updated 11:50 am EDT, Mon April 11, 2011
Hotz and Sony call truce on PS3 jailbreak case
Sony in a surprise move said that it had already settled its lawsuit against George Hotz, better known as Geohot, over PS3 jailbreaking. The two had quietly reached an "agreement in principle" on March 31. The deal was mixed and saw Hotz agree to a ban on publishing code but avoid having to admit any wrongdoing.
"It was never my intention to cause any users trouble or to make piracy easier," Hotz said, reiterating what he had said from the beginning. Sony was also keen to exonerate Hotz from the round of Anonymous denial of service attacks.
Hotz's hopes to keep the case in New Jersey rather than Sony's preferred San Francisco was still ongoing, but it wasn't expected to last in the wake of the settlement. Most of the terms of the deal weren't immediately public.
Sony spun the settlement as a win for protecting against cheaters and pirates. The company had been repeatedly criticized, however, for a scorched earth attitude to the lawsuit that had seen it try to collect information on everyone who had even inquired about the jailbreak, whether or not they'd helped create it or even use it. It got permission to track visitiors to Hotz's website and even to get account information on YouTube members who had visited private jailbreak videos.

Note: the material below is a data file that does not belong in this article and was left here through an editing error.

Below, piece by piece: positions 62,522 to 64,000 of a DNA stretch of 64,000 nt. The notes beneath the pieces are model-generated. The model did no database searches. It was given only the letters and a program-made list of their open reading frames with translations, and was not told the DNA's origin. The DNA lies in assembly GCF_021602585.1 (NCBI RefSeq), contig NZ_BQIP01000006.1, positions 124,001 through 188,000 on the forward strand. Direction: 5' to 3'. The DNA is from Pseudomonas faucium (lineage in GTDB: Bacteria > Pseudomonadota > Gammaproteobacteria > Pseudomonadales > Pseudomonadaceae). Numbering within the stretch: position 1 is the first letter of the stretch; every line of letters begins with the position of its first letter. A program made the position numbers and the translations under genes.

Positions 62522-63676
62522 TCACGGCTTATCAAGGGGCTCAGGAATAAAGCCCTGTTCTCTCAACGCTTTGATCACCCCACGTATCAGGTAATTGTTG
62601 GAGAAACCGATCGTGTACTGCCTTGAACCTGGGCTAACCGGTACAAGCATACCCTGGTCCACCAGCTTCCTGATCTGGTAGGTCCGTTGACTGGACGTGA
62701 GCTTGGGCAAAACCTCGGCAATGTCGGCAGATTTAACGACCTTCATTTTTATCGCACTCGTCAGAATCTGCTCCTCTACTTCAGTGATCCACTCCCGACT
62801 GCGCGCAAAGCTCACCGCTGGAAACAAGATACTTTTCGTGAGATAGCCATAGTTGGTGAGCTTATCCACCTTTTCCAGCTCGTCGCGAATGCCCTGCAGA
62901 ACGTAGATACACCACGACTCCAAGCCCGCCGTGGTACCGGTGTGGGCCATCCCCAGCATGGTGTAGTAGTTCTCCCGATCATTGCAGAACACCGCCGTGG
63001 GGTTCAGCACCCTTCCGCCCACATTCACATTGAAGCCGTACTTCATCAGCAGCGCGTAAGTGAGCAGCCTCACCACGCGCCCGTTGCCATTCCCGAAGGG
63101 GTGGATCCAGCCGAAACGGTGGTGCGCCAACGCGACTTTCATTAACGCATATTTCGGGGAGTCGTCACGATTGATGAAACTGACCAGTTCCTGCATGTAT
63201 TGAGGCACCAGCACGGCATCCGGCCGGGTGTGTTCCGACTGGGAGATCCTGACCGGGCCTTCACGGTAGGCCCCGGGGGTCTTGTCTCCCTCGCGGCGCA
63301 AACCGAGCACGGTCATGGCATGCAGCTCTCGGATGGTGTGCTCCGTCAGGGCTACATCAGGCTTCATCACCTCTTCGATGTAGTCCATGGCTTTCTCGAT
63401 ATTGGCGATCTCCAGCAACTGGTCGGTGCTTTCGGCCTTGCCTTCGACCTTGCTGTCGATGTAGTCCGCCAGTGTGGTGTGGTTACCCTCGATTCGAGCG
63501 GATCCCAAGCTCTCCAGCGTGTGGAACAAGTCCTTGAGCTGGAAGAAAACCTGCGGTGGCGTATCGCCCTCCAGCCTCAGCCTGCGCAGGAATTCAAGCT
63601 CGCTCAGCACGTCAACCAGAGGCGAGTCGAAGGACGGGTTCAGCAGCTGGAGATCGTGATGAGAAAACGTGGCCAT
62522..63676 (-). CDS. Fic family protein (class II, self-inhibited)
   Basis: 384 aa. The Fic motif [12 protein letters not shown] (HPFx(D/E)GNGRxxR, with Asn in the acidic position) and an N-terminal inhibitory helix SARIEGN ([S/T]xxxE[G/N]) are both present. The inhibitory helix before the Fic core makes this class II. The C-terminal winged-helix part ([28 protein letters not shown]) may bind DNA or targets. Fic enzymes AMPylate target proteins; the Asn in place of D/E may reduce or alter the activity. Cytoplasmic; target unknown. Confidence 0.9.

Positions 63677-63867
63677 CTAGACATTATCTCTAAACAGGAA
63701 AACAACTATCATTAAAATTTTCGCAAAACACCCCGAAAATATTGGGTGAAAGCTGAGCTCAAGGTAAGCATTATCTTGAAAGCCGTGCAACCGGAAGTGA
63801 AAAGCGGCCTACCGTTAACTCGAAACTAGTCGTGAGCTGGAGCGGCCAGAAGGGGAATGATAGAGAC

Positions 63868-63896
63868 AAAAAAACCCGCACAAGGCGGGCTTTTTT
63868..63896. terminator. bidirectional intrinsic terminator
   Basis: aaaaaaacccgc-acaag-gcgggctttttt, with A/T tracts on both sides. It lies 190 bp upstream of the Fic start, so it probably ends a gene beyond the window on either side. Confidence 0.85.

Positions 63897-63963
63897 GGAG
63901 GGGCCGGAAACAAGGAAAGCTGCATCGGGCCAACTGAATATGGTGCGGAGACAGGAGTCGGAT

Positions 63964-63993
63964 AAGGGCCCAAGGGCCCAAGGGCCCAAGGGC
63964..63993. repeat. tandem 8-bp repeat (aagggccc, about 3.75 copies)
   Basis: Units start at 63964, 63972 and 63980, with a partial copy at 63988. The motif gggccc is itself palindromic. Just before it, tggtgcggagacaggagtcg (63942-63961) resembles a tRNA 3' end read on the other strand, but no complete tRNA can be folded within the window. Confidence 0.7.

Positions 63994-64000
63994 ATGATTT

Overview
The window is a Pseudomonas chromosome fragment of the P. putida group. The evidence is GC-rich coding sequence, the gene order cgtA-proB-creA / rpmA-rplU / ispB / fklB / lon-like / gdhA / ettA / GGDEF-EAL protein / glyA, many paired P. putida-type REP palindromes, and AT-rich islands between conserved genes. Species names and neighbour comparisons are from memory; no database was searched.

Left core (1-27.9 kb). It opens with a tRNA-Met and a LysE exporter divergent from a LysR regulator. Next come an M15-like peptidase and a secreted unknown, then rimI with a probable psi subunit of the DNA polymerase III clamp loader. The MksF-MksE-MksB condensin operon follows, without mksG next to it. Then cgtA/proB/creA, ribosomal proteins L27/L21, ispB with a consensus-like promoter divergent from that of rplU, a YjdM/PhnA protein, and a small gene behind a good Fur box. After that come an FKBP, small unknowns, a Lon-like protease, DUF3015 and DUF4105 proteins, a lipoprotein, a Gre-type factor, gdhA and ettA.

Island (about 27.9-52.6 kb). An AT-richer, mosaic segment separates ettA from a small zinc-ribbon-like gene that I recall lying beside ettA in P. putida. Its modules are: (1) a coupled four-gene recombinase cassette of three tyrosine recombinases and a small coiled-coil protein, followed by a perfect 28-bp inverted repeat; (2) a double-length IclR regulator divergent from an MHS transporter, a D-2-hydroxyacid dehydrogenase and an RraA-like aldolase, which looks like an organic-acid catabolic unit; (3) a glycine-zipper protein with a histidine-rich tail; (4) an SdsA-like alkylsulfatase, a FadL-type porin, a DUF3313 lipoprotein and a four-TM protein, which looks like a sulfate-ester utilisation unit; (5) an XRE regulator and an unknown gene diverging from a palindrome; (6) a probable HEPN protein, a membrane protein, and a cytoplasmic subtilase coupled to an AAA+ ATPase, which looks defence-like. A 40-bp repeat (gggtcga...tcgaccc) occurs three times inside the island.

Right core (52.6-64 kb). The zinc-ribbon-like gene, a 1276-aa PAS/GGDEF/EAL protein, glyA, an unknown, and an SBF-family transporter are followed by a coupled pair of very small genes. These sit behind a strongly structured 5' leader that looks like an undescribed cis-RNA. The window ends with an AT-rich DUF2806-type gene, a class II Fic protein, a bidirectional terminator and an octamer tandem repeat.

Sony had also tried to disparage Hotz's character as much as possible and had accused him of fleeing the country when he had been on spring vacation.
Legal action is still underway to settle some of the debate over jailbreaking, which started only after Sony closed off access to the Other OS feature with the PS3 3.21 firmware. An opposing lawsuit has noted that Sony expressly promised it would keep the option to install Linux or other platforms on pre-slim PS3s, only to reneg on that promise later on. The company initially claimed it was only for security, only to change its tone and mention cheating and piracy months later.